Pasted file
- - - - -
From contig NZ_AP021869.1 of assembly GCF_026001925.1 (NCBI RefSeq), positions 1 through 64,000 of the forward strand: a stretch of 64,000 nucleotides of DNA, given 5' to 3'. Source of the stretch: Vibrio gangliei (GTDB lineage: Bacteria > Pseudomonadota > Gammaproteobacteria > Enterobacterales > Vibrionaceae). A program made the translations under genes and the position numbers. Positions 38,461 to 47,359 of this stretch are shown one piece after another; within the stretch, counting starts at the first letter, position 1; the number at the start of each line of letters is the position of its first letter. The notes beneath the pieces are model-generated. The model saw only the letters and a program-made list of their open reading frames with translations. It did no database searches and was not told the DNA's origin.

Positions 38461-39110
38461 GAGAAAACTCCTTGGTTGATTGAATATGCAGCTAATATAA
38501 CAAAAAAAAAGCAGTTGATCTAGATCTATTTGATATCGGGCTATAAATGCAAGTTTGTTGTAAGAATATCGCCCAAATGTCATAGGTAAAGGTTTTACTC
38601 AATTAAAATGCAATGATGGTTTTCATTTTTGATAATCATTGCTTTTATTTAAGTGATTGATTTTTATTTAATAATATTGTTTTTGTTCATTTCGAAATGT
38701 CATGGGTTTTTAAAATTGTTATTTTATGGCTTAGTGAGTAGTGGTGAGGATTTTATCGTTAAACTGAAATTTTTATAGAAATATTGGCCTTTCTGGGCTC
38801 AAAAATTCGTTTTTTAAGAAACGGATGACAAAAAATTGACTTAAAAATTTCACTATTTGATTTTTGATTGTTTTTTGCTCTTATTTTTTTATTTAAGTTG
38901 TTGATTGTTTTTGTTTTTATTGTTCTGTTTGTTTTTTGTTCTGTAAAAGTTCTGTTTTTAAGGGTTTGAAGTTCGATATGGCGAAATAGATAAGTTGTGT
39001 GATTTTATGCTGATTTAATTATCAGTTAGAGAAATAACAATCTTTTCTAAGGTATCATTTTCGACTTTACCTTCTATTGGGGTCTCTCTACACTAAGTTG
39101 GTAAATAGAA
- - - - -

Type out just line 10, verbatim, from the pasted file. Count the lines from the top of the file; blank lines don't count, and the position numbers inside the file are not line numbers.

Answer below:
39101 GTAAATAGAA